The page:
The Chief Minister of Arunachal Pradesh, Pema Khandu, stirred the controversy surrounding the Dalai Lama’s visit on April 5 when he stated that the Chinese had no right to object to His Holiness’s trip because, according to the Simla Accords, China “is not our next door neighbour”. Khandu’s comment implied that India’s border was with Tibet and that Tibet was a sovereign country under siege by the Chinese. Chinese state media has already condemned New Delhi’s invitation to the Dalai Lama as “clumsy and rude” and will likely categorise Khandu’s comments similarly.
From the Chinese side, Hua Chunying, a Foreign Ministry spokesperson, said on the same day that the Dalai Lama’s visit would “trigger China’s dissatisfaction” and “not bring any benefit to India”. She further warned that China “will firmly take necessary measures to defend its territorial sovereignty and legitimate rights and interests”. The following day Chinese media organs gave some suggestion as to what those measures may be, warning that the Chinese could potentially interfere in Kashmir in response to the Dalai Lama’s visit. An editorial in the Global Times contemplated whether India could withstand a geopolitical onslaught from an “economically, militarily and diplomatically stronger China”.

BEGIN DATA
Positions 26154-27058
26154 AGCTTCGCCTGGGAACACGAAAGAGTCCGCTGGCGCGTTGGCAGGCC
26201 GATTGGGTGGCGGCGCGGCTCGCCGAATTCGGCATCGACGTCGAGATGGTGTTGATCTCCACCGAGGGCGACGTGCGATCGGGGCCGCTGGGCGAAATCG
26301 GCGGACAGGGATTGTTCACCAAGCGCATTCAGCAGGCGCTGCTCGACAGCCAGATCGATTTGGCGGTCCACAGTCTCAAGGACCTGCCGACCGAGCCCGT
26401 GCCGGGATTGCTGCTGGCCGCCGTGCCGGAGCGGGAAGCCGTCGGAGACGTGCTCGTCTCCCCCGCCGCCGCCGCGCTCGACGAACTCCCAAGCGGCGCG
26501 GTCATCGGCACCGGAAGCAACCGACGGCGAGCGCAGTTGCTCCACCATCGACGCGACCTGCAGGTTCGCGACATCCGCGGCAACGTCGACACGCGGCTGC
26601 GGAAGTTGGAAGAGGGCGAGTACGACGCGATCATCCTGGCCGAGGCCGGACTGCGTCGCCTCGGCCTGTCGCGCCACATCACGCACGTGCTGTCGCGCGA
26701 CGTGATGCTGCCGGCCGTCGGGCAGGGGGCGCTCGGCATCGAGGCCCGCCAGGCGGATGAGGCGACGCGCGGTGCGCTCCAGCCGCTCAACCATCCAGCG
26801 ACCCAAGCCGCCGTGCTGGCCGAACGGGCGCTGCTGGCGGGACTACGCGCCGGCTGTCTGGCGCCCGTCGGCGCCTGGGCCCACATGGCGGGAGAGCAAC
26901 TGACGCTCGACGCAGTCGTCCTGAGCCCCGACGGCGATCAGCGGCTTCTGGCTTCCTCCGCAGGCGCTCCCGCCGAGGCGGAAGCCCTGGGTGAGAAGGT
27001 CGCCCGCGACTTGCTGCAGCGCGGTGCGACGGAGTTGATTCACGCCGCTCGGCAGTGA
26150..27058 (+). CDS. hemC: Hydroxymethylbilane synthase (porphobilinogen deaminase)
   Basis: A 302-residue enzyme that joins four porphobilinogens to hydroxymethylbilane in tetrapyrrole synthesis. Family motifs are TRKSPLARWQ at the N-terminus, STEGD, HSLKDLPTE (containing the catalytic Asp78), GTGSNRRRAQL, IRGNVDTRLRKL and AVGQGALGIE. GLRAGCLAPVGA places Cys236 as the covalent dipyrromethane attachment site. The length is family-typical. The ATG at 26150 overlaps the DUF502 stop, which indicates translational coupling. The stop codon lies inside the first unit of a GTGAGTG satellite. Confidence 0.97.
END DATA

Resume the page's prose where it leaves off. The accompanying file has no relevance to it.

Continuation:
Away from the mudslinging, the Dalai Lama made international headlines on April 2 when he met and embraced Naren Chandra Das, a retired Indian border guard who escorted him into India during his escape from Tibet in 1959. “Looking at your face, I now realise I must be very old too”, were His Holiness’ first words to Das, who later told reporters that he had been overcome by the warmth with which the Dalai Lama had greeted him.
Due to inclement weather, the Dalai Lama’s schedule in Arunachal Pradesh has been slightly altered. His Holiness’ arrival in Tawang, originally planned for April 5, was delayed until April 8. He will remain in Tawang, the birthplace of the sixth Dalai Lama, until April 10, giving teachings on Kamalashila’s The Middling States of Meditation and Gyalsey Thokme Sangpo’s Thirty-Seven Practices of a Bodhisattva at Yiga Choezin.